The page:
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The airplanes that compete in the unlimited class at the Reno Air Races are, to say the least, very colorful. Only a few aircraft can boast speeds of 490 mph; a speed you need in order to win against Strega, Dago Red or Critical Mass. The fact that winning speeds at Reno have risen to this plateau is a tribute to the owners, pilots, crews and engineers that are associated with these aircraft. It also means there is a whole group of "slower" racers that don’t have the top speed, but they play an equally important role at the races.

One such racer is John and Marcia Moore’s Czech Mate.

During WW II, Russia had used a successful line of fighters from the Yakovlev Design Bureau. The Yak -3, -7 and -9 were nimble low wing fighters with inline V-12 engines. Later, the two seat Yak-11 trainer was developed for pilot training duties. Poland, Czechoslovakia and a host of other nations either flew the Yak or built them under license.

Czech Mate had originally been built as a Yak-11, and was last used as a primary trainer in the Egyptian Air Force. With dual cockpits and controls, the 700 hp aircraft proved to be tough, reliable, and relatively fast. After its military career was over, the airframes were stored. French warbird collector Jean Salis came upon the cache, and thinking the aircraft would make a good warbird/sport plane, was able to acquire and export forty-one of the surplus airframes. He sold them as restoration projects around the world. Czech Mate, airframe number 407, was one of these.

At the same time, Robert "Bob" Yancey had been racing his F4U Corsair at the Reno Air Races. He had carved out a reputation as a well-liked and capable race pilot over the years. His blue Corsair sported a few mods but would never mingle with the gold racers. But he had an idea...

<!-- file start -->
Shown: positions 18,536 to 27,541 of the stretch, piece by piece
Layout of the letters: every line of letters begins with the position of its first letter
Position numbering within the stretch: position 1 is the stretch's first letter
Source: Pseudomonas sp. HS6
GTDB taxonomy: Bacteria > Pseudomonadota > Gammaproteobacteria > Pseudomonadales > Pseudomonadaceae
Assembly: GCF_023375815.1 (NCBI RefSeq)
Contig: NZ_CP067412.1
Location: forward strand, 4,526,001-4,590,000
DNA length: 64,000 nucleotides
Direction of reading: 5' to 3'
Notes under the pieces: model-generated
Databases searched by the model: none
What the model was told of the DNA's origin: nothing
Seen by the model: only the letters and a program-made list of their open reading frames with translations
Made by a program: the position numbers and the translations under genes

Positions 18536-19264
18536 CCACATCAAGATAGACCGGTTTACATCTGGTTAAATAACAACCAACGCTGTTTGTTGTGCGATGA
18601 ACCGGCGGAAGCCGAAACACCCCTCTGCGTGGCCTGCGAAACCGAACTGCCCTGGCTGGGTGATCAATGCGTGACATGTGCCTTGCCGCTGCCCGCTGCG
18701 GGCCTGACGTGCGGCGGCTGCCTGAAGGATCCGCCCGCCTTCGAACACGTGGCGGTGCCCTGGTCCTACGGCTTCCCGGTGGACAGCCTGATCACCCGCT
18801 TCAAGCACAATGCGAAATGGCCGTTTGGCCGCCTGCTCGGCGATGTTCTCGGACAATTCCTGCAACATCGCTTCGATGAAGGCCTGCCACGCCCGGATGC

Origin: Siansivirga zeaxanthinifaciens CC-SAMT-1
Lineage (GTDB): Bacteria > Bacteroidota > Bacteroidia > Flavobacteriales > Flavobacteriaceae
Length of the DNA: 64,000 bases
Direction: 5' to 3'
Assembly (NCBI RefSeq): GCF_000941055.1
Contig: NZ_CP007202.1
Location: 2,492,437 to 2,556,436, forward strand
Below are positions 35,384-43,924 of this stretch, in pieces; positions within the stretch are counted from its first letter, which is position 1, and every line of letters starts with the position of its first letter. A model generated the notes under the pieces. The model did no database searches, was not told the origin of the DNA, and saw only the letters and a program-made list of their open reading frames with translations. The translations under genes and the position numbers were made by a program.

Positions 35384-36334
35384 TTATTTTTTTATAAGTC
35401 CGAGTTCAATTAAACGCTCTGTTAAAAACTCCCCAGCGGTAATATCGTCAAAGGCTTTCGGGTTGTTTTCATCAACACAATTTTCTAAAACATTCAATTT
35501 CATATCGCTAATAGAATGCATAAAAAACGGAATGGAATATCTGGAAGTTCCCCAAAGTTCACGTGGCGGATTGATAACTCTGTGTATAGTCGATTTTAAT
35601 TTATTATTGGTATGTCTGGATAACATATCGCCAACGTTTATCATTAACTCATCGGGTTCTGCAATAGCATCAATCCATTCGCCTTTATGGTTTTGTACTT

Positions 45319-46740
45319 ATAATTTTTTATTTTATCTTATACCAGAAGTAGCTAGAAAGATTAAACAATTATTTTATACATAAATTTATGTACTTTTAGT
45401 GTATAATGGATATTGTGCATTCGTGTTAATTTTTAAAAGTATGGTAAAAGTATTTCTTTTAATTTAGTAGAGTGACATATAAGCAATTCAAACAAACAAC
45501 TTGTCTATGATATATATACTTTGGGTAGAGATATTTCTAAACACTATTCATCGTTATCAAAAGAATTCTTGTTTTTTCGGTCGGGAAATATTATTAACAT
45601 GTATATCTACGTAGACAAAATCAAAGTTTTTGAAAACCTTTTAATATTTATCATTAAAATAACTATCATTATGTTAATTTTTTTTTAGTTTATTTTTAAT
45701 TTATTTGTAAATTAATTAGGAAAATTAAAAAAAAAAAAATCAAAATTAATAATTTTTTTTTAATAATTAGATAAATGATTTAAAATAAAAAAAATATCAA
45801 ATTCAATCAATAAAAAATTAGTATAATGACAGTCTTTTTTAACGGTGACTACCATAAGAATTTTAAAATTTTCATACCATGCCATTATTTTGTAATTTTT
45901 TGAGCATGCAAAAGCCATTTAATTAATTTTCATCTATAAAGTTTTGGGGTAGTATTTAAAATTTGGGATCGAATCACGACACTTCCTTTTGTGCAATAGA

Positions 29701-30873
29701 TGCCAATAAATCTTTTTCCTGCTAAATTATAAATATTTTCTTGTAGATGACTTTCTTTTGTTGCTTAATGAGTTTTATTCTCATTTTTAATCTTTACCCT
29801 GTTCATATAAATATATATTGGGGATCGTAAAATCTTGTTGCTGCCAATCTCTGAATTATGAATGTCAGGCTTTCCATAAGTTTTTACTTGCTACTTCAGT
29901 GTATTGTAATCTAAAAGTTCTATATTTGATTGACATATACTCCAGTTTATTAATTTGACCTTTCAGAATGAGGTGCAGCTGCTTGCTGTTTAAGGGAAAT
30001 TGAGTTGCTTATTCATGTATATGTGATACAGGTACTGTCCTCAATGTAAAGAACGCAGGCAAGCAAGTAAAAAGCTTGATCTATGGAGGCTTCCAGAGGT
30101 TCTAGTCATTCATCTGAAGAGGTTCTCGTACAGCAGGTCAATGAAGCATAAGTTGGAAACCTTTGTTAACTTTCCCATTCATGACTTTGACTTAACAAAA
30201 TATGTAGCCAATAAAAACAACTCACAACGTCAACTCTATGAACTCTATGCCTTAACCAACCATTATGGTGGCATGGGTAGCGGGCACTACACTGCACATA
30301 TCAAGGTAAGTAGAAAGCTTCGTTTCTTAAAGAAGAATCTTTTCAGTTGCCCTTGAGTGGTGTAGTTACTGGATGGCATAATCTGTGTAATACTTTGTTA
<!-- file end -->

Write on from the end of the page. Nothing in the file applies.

In stock form, a 289 mph stock Yak-11 would probably not even qualify to race at Reno. But Yancey considered the airframe and what could be done to bring the speed up. The Shvetsov radial engine was reliable, but if he was going to make a racer out of a Yak-11 airframe, a lot more power would be necessary. Yancey’s idea was to graft his Corsair’s R-2800 CB-16 to the Yak airframe - that would take care of the horsepower requirement. The airplane already had short wings, and enough internal volume for fuel, ADI and the associated plumbing for race systems. Several other modifications could be made for increased speed.

After purchasing one of the airframes, Yancey and his crew went to work on the aircraft. A new engine mount was designed and fabricated, and the massive R-2800 was attached to the airframe. The cowling was taken from a French transport aircraft and modified to fit the engine and fuselage contours. Stock Yak’s had some fabric covering on the fuselage; that was discarded in favor of aluminum skin that would hold up at race speeds. A new four blade propeller would be necessary to absorb the high horspower, so a cut-down Aeroproducts unit was installed. Due to the short landing gear, clearance between the ground and the propeller would be tight.

Thousands of detail items had to be designed, worked out, built, installed and tested. When the project started looking like an airplane again, the racer was beginning to resembled a modern day Gee Bee.

 

After fourteen months of work, Yancey debuted the #101 Yak at Reno in 1987. The polished airplane sported a sleek racing canopy that drastically impaired visibility from the cockpit, but added greatly to is image as a racer. The oil cooler had to be relocated behind the cockpit due to lack of space near the  engine, or possibly because of weight and balance issues. NACA inlets on the fuselage sides fed the unit.

The R-2800 brought the power to approximately 2,200 hp in an airframe that weighed just over 7,200 lbs. This could be one fast racer!